By Madison Roper
Whatcom Community College’s Pride Club held a drag show in Syre Auditorium on May 24. Two drag queens, Betty Desire and Shanita Blough, both Whatcom alumni, hosted the event filled with multiple drag performers.
The show raised over $600, which was divided to be donated to Queer Youth Project, PFLAG, Lifelong, and Planned Parenthood.
The drag show was preceded by a Drag Trans Panel with panelists Betty Desire, Autumn Wilfong, Desmond Pounder, Will Cousineau, and facilitator Hannah Thomas.
“That was something important to us as a club and to everyone who was performing because there is a disconnect between the drag and trans community,” said Wilfong of the panel.
“Not necessarily just in the public space, but internally as well and we wanted to bring everyone together beforehand, so it was an important part to the show.” Continue reading
By Madison Roper
The Associated Students of Whatcom Community College Student Government held an end of year report and first ever succession ceremony for the ASWCC Executive Council on June 3.
The ASWCC Executive Council will be almost entirely new in fall quarter.
The only role not being passed down is Vice President for Clubs. The role will be held by Surabhi Subedi, who has been in office since fall 2018.
“I loved working with clubs so much that I’m returning,” said Subedi.
Subedi, an international student from Nepal, became a Whatcom student in summer 2018. Continue reading
By Eva Mo
For students who are interested in self-learning, Whatcom Community College offers a Learning Contract that will design individual course content, or possibly take a course from the catalog for students.
This means students can have more control over their learning, such as negotiating the pace of learning, the learning methods and evaluation with a self-designed contract. Continue reading
By Katauna Loeuy
The AIM Open Space program at Whatcom Community College provides a drop-in facility for students to connect with one-on-one mentoring or assistance for any aspect of the college experience, including academic help and personal well-being.
Sara Purington, one of three AIM coaches and a Title III Student Completion Specialist, says that AIM, which stands for Achieve Imagine Motivate, is “a space for students to connect with other students.” Continue reading
By Eva Mo
The Covenant Kids Congo 6K for Water held by the Bellingham Covenant Church, was held on May 19 at Lake Padden Park.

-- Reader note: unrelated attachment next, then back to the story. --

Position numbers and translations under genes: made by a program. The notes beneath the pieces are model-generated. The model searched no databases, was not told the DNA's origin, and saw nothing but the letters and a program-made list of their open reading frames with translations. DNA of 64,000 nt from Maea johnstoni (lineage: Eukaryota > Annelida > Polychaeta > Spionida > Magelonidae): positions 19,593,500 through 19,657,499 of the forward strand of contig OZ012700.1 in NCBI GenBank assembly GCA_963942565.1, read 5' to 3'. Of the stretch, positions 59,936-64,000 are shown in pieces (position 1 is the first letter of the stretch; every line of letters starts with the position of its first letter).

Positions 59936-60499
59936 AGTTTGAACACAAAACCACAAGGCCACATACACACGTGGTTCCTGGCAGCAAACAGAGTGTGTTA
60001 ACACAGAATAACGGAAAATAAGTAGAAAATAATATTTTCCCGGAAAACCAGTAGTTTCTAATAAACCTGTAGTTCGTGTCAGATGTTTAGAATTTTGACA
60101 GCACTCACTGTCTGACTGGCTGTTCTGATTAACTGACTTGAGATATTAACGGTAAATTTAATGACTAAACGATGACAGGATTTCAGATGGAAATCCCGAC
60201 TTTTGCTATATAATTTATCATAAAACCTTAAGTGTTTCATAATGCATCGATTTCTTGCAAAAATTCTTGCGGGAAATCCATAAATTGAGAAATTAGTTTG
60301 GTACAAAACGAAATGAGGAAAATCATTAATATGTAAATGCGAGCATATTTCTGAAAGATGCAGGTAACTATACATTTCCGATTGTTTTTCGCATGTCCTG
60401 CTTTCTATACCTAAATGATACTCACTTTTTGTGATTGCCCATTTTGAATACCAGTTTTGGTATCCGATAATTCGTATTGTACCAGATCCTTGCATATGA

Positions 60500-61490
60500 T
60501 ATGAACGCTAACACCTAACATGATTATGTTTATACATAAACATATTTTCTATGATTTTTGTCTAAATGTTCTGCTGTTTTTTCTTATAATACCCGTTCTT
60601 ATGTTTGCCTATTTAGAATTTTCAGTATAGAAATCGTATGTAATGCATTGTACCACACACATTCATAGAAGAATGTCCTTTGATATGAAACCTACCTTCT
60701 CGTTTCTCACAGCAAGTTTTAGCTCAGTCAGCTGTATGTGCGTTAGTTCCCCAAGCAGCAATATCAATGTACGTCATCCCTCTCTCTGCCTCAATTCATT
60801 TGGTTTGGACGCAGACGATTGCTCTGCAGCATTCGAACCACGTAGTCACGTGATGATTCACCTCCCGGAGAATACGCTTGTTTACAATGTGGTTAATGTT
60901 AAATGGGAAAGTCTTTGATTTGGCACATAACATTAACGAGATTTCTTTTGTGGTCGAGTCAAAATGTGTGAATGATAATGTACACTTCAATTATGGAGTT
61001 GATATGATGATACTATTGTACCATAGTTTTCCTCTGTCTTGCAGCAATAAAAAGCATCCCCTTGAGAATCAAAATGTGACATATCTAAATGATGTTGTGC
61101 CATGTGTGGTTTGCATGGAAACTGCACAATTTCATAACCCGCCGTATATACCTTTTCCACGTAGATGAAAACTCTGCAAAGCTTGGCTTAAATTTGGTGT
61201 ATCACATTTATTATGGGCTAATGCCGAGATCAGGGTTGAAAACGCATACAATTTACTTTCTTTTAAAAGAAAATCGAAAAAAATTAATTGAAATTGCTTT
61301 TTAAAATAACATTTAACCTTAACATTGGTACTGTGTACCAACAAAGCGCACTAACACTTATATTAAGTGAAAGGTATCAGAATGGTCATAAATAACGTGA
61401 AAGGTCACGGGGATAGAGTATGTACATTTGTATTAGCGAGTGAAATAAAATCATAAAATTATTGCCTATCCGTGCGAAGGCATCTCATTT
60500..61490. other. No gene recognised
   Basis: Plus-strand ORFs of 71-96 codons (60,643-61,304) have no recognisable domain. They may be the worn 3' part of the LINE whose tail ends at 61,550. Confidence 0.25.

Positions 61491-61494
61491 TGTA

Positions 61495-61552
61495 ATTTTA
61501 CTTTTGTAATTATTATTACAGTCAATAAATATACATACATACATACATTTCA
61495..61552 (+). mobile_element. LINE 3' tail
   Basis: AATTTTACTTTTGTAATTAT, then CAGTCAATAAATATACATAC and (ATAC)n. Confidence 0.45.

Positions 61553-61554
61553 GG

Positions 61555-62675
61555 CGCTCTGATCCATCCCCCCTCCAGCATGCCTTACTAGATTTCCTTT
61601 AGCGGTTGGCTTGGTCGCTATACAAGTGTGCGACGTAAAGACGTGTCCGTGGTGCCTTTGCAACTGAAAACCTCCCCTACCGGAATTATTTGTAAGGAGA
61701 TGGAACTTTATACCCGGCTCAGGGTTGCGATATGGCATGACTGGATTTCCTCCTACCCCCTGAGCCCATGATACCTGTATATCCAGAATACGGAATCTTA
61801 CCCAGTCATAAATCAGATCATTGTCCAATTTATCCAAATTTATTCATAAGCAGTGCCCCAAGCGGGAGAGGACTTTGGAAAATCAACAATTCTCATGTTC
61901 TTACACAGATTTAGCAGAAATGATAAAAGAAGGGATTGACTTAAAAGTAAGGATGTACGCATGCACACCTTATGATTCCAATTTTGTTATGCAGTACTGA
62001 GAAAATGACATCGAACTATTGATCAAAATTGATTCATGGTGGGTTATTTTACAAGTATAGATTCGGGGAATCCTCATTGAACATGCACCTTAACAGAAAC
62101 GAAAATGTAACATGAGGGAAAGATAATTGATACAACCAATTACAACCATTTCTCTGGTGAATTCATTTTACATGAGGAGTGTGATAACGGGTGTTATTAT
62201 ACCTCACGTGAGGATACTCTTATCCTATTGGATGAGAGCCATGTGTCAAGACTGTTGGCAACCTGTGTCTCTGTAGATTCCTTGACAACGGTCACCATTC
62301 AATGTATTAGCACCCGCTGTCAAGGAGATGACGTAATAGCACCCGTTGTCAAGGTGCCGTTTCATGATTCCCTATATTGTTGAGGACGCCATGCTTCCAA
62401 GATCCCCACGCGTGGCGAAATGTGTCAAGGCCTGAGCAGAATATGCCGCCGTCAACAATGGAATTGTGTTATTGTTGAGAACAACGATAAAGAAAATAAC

The main organization of this event is World Vision. They have provided a website for people to register for the event by their own, and World Vision provided everything including decorations, signage, and mile markers.
The purpose of the event is to help fund water projects in communities where World Vision works. Therefore, each participant needs to pay $50 registration fee, which provides life-changing clean water for one person.
This year the church raised over $5,000 for the event, and there were over a hundred participants for the event this year, including 10 Whatcom Community College students from the Impact club.
Impact club provides the opportunity to make positive change in the community, through the voices and concerns of each member.
“I know that there are a lot of runners on campus,” said Rose Adam, the president of Impact club.
Due to county limitations, only a certain amount of people can run in the race. Therefor the church offered 25 spots for Whatcom students.
Steven Shetterly one of the organizers of the church, who helped set up the event mentioned that World Vision has sites around the world in hundreds of different countries.
Last year, 48,000 people around the world walked and ran this 6K in order to to bring clean water to over 63,000 people in need.
“It’s a very special event for our church,” said Shetterly. “Our church has been working in the Democratic Republic of the Congo in Africa for over 80 years.”
According to a new report from UNICEF and the World Health Organization, 2.1 billion people around the world drink unsafe water every day. The task of providing water for households, falls disproportionately to women and girls, especially in rural areas.
Hannah Cranny, another organizer said that people who donate “generally are helping the girls at the same time,” because more girls are able to attend school.
“To able to attend schools and get more educated, better education for women basically in these communities,” said Cranny.
BarBat Goebal, one of the participants in the event said, “Most of us don’t even think about other people who are suffering in finding clean water, but we just turn on the tap.”
Another purpose of the event was to help people put themselves in someone else’s shoes, by going their distance.
The race runs six kilometers to represent the average distance a person in the developing world must walk to find water, which is often contaminated with life-threatening diseases.
“I think the church really enjoyed working with us this year,” said Adam. “We might have a partnership with the church again next year.”